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Euripides and the Gods$
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Mary Lefkowitz

Print publication date: 2016

Print ISBN-13: 9780199752058

Published to Oxford Scholarship Online: January 2016

DOI: 10.1093/acprof:oso/9780199752058.001.0001

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Gods behind the Scenes

Gods behind the Scenes

(p.160) 6 Gods behind the Scenes
Euripides and the Gods

Mary Lefkowitz

Oxford University Press

Gods are always involved in the action of dramas, even though the mortal characters in the drama may be unaware of them. In the Hecuba, Heraclidae, Iphigenia at Aulis, and Phoenissae, they allow innocent children to be murdered and demand child sacrifice in war. But even though Euripides makes sure that his audiences will have no doubts about what it means to die on behalf of an army or a city, it does not follow that he believes or wants his audiences to suppose that the gods do not exist or that ritual perpetuates an illusion. If anything, the outcomes of the dramas would suggest that the theology of the traditional religion of Athens provides an accurate account of a world dominated by powers with which human beings have few effective means of communicating and over which they have little or no influence or control.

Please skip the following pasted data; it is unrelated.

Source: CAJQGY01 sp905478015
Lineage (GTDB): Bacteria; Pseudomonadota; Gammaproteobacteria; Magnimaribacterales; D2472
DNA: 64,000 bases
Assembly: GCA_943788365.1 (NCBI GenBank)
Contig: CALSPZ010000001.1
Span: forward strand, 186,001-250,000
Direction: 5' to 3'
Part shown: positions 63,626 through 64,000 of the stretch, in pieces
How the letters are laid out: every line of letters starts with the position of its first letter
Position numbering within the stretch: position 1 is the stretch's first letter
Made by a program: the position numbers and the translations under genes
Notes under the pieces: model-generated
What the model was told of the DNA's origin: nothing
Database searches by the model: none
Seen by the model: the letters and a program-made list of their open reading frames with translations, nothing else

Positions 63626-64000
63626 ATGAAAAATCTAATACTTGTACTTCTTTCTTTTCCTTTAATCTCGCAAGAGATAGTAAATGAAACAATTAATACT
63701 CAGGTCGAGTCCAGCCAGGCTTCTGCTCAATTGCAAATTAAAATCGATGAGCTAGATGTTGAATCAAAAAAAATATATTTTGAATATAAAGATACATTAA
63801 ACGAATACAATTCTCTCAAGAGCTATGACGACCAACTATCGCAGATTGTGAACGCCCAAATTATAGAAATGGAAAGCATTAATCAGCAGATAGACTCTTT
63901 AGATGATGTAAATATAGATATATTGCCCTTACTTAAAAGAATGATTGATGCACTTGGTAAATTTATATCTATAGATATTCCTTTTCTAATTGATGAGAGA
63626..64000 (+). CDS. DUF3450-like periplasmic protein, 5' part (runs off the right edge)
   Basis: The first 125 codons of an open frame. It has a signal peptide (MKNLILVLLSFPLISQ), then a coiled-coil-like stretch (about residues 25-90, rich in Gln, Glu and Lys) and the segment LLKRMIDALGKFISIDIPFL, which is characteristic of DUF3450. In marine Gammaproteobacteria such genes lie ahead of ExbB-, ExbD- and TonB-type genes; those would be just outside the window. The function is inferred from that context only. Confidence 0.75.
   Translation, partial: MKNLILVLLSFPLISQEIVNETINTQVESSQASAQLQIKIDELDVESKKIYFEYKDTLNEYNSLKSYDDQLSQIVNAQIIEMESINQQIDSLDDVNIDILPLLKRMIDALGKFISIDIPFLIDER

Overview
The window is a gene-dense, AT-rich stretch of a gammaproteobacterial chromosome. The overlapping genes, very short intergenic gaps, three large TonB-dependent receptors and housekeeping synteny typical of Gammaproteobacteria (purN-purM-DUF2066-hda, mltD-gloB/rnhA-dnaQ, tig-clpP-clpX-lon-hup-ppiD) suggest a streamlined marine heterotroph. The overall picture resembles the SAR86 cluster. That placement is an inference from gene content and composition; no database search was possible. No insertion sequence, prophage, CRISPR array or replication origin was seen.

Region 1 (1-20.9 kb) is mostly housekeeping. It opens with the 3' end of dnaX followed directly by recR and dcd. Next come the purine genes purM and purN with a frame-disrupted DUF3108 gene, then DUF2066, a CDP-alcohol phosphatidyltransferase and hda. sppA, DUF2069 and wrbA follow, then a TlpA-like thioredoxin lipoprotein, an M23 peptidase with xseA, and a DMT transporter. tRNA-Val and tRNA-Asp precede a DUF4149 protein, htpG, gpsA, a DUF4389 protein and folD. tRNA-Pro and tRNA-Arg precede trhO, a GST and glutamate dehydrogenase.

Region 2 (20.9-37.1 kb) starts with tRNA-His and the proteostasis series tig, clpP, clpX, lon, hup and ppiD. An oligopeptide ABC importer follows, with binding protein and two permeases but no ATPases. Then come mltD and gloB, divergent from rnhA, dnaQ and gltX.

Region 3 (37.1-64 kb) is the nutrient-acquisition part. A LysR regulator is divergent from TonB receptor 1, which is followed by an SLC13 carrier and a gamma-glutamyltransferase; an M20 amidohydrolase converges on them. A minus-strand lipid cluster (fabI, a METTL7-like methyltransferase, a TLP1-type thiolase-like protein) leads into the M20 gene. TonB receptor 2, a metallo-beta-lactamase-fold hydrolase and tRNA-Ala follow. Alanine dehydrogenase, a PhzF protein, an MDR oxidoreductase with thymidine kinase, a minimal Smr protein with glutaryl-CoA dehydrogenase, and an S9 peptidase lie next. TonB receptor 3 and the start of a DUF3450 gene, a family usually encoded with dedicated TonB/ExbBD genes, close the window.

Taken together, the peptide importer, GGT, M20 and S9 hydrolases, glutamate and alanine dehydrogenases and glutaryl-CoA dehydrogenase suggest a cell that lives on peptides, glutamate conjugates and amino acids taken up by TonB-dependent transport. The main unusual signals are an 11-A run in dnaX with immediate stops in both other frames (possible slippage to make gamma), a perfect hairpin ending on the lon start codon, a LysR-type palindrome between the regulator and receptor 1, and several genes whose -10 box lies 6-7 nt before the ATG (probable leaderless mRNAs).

Keywords:   Hecuba, Heraclidae, Iphigenia at Aulis, Phoenissae, human sacrifice, Greek gods, Polyxena, Iphigenia, Menoeceus

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